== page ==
The Courtmacsherry RNLI Lifeboat voluntary Lifeboat Operations Manager Brian O Dwyer said, “ It was great to be of assistance today on our special National Holiday to go to the aid of the fishing vessel in distress and thanked all the crew who gave up their festive time today to help others who were in danger on the high seas”.

The Courtmacsherry Lifeboat Crew involved in today’s seven-hour callout were Coxswain Mark Gannon, Mechanic Stuart Russell and crewmembers Ken Cashman, Kevin Young, Dean Hennessy and Austin McKenna

Published in RNLI Lifeboats
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Galway RNLI’s volunteer lifeboat crew were requested to launch by the Irish Coast Guard at 9.35am on St Patrick’s Day (Friday 17 March) following a report of a swimmer in difficulty off Blackrock Diving Tower in Salthill.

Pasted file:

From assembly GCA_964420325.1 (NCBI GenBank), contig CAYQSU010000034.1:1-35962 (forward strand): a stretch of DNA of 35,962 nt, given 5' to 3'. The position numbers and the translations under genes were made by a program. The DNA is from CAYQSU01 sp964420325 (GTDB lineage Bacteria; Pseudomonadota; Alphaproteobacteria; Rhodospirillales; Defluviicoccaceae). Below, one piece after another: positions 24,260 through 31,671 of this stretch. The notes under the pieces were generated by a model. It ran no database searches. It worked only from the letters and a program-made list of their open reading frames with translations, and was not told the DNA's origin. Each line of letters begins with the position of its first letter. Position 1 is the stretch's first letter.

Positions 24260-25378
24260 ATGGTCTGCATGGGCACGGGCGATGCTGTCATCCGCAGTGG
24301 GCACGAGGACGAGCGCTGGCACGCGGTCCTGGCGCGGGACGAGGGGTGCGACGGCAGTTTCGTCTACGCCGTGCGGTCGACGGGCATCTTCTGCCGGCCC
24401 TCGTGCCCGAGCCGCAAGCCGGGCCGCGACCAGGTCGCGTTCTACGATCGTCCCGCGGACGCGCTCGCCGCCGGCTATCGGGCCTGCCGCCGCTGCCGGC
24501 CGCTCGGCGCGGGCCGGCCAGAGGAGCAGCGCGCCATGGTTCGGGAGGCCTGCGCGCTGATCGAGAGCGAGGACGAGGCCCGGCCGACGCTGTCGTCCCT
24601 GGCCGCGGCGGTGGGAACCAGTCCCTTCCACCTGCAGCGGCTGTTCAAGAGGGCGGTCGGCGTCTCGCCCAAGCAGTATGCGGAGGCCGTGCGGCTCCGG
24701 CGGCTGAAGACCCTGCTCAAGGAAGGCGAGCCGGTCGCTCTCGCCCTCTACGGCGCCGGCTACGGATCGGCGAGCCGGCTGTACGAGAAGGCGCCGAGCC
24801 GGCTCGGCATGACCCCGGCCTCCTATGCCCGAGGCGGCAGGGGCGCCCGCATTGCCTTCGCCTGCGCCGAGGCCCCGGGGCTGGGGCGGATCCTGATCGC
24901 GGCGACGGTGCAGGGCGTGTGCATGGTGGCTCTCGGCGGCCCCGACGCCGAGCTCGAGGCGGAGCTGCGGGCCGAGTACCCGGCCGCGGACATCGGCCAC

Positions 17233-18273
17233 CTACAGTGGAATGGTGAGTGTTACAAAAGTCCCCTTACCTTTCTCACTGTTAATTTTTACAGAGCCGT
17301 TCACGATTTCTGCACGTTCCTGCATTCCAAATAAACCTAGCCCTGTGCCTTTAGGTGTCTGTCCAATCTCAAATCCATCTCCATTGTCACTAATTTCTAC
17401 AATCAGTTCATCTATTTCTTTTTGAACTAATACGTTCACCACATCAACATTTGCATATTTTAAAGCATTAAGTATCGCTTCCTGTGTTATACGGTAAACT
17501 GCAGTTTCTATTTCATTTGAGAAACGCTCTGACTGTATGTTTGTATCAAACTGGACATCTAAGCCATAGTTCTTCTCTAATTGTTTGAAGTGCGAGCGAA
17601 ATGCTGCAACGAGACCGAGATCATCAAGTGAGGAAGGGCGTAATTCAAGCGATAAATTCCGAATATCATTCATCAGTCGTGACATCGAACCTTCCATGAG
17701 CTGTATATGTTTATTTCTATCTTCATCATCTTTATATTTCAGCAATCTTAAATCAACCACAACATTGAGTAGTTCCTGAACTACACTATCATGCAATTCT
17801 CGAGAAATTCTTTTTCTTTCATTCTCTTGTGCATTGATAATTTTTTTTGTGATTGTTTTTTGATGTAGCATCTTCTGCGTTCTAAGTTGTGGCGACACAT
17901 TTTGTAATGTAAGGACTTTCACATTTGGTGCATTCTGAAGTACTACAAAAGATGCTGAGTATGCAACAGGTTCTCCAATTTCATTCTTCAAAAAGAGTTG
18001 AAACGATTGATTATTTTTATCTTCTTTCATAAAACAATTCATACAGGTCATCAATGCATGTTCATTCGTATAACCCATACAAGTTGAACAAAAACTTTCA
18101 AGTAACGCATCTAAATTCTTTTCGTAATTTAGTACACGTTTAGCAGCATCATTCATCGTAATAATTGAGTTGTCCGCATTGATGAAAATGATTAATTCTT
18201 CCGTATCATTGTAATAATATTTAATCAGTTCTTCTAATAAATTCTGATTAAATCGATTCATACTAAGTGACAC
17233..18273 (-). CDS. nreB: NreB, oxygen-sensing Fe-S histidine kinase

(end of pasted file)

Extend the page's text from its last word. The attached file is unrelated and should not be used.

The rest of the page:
The inshore lifeboat was quickly launched and proceeded immediately to the scene. The Galway Fire Service was also tasked and they assisted the swimmer ashore.

Weather conditions were good with a Force 3 southerly breeze.

Paul Carey, Galway RNLI deputy launching authority who was on scene at Salthill said: “A great outcome in this case. Two people were swimming together and one of them appeared to get disorientated. Thankfully the alarm was raised quickly.

“Always remember if you see somebody in difficulty dial 999 or 112 and ask for the coastguard. Always respect the water.”

The volunteer lifeboat crew on board the Atlantic 85 inshore lifeboat were helm Brian Niland, Dave Oliver, James Rattigan and Ian Claxton supported by shore crew Shane Austin, Dave McGrath and Mike Cummins.

Published in RNLI Lifeboats

Ahead of St Patrick’s Day festivities around Ireland, the Irish Coast Guard, RNLI and Water Safety Ireland have issued a joint water safety appeal, asking people to stay safe when in, near or on the water.

The organisations are also urging the public to stay away from waterways if consuming alcohol. There are an average of nine drownings in Ireland every month and alcohol is a contributory factor in one third.